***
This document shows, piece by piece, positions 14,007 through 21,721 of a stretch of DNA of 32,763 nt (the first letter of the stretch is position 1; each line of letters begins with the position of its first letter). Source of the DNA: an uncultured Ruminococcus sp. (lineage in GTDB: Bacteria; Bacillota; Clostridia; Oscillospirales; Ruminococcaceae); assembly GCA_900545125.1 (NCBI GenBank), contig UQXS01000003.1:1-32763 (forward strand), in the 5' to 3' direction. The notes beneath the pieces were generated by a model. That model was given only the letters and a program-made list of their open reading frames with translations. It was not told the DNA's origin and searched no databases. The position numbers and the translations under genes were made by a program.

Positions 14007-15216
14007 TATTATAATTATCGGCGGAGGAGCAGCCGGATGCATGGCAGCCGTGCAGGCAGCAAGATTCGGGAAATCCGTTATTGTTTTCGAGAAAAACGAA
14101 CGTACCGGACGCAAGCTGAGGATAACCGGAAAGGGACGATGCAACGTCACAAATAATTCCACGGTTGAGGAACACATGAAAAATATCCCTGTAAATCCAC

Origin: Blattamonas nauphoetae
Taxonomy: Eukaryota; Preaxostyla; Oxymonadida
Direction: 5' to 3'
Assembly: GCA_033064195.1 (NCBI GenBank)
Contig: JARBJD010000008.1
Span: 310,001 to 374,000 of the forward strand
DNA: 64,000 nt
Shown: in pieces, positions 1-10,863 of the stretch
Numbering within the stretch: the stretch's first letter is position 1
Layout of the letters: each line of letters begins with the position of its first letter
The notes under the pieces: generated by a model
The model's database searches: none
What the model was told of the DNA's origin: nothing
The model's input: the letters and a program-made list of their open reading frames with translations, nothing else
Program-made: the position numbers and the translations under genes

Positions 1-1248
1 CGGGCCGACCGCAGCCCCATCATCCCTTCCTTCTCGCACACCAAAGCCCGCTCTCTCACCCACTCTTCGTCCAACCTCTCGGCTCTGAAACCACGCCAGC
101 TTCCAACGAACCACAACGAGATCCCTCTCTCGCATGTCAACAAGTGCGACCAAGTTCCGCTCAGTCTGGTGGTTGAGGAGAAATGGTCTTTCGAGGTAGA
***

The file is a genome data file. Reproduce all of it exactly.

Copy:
This document shows, piece by piece, positions 14,007 through 21,721 of a stretch of DNA of 32,763 nt (the first letter of the stretch is position 1; each line of letters begins with the position of its first letter). Source of the DNA: an uncultured Ruminococcus sp. (lineage in GTDB: Bacteria; Bacillota; Clostridia; Oscillospirales; Ruminococcaceae); assembly GCA_900545125.1 (NCBI GenBank), contig UQXS01000003.1:1-32763 (forward strand), in the 5' to 3' direction. The notes beneath the pieces were generated by a model. That model was given only the letters and a program-made list of their open reading frames with translations. It was not told the DNA's origin and searched no databases. The position numbers and the translations under genes were made by a program.

Positions 14007-15216
14007 TATTATAATTATCGGCGGAGGAGCAGCCGGATGCATGGCAGCCGTGCAGGCAGCAAGATTCGGGAAATCCGTTATTGTTTTCGAGAAAAACGAA
14101 CGTACCGGACGCAAGCTGAGGATAACCGGAAAGGGACGATGCAACGTCACAAATAATTCCACGGTTGAGGAACACATGAAAAATATCCCTGTAAATCCAC

Origin: Blattamonas nauphoetae
Taxonomy: Eukaryota; Preaxostyla; Oxymonadida
Direction: 5' to 3'
Assembly: GCA_033064195.1 (NCBI GenBank)
Contig: JARBJD010000008.1
Span: 310,001 to 374,000 of the forward strand
DNA: 64,000 nt
Shown: in pieces, positions 1-10,863 of the stretch
Numbering within the stretch: the stretch's first letter is position 1
Layout of the letters: each line of letters begins with the position of its first letter
The notes under the pieces: generated by a model
The model's database searches: none
What the model was told of the DNA's origin: nothing
The model's input: the letters and a program-made list of their open reading frames with translations, nothing else
Program-made: the position numbers and the translations under genes

Positions 1-1248
1 CGGGCCGACCGCAGCCCCATCATCCCTTCCTTCTCGCACACCAAAGCCCGCTCTCTCACCCACTCTTCGTCCAACCTCTCGGCTCTGAAACCACGCCAGC
101 TTCCAACGAACCACAACGAGATCCCTCTCTCGCATGTCAACAAGTGCGACCAAGTTCCGCTCAGTCTGGTGGTTGAGGAGAAATGGTCTTTCGAGGTAGA